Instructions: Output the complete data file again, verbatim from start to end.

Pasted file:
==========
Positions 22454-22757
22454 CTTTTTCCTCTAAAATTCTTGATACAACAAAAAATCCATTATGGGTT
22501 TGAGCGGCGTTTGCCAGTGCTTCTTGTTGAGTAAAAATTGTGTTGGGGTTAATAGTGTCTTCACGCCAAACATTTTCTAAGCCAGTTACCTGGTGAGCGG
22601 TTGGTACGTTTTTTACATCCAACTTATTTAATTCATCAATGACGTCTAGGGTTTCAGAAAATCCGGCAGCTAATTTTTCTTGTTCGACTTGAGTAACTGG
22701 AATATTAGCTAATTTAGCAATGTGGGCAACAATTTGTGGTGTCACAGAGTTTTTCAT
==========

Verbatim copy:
Positions 22454-22757
22454 CTTTTTCCTCTAAAATTCTTGATACAACAAAAAATCCATTATGGGTT
22501 TGAGCGGCGTTTGCCAGTGCTTCTTGTTGAGTAAAAATTGTGTTGGGGTTAATAGTGTCTTCACGCCAAACATTTTCTAAGCCAGTTACCTGGTGAGCGG
22601 TTGGTACGTTTTTTACATCCAACTTATTTAATTCATCAATGACGTCTAGGGTTTCAGAAAATCCGGCAGCTAATTTTTCTTGTTCGACTTGAGTAACTGG
22701 AATATTAGCTAATTTAGCAATGTGGGCAACAATTTGTGGTGTCACAGAGTTTTTCAT